Bears, Pigs, and Plio-Pleistocene Hominids: A case for the exploitation of below ground food resources

Bibliographic Collection: 
MOCA Reference, APE
Publication Type: Journal Article
Authors: Tom Hatley; John Kappelman
Year of Publication: 1980
Journal: Human Ecology
Volume: 8
Pagination: 371-387
Publication Language: eng
ISSN: 03007839, 15729915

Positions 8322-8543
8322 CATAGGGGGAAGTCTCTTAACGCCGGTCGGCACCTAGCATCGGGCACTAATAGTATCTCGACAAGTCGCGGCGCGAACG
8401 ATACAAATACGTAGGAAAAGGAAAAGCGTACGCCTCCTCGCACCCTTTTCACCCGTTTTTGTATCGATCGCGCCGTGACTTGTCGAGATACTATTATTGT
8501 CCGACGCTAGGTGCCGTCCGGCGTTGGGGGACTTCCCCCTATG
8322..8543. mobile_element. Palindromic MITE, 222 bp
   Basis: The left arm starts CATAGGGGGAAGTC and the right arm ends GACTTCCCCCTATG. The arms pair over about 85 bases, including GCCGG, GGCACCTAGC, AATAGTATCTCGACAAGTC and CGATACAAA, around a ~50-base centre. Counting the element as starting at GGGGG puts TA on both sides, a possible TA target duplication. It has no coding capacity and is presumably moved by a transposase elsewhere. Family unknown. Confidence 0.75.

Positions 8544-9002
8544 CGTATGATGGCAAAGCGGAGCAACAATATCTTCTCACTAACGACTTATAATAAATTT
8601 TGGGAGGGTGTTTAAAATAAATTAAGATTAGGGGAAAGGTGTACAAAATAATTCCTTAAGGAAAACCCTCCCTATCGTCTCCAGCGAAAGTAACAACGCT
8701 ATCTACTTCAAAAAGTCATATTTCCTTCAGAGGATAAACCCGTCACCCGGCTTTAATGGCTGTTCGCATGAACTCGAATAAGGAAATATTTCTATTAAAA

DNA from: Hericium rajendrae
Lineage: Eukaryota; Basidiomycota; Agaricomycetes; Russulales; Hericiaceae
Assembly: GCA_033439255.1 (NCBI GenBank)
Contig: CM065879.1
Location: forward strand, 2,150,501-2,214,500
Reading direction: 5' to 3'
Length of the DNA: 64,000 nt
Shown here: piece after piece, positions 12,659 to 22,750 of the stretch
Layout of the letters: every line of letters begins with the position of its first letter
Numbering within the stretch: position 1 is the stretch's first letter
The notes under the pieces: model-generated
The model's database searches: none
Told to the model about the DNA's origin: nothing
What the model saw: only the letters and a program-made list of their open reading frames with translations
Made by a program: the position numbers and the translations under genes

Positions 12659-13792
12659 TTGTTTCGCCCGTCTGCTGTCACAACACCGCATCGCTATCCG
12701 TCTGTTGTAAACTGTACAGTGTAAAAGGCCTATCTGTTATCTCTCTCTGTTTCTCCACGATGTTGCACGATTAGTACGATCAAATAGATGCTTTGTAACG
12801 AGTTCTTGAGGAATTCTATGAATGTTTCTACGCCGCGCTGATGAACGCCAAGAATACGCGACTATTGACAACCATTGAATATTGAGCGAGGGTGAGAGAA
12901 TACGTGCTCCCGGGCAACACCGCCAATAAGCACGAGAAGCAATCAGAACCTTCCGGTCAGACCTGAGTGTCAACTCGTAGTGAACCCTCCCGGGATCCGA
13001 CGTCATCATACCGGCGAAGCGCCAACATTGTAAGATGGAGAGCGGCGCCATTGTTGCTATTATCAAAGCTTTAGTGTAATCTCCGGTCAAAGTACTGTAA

Belowground plant parts were important potential food resources in the habitats associated with Pliocene and early Pleistocene hominids. The food gathering and dental adaptations of three groups of modern mammals – bears, pigs, and humans – testify to the earlier convergence of these animals on this resource. Since belowground food reserves are relatively unaffected by the factors controlling aboveground food supply (fire, drought, and grazing stress), exploitation of this stable nutritional bank had distinct energetic and behavioral advantages for hominids.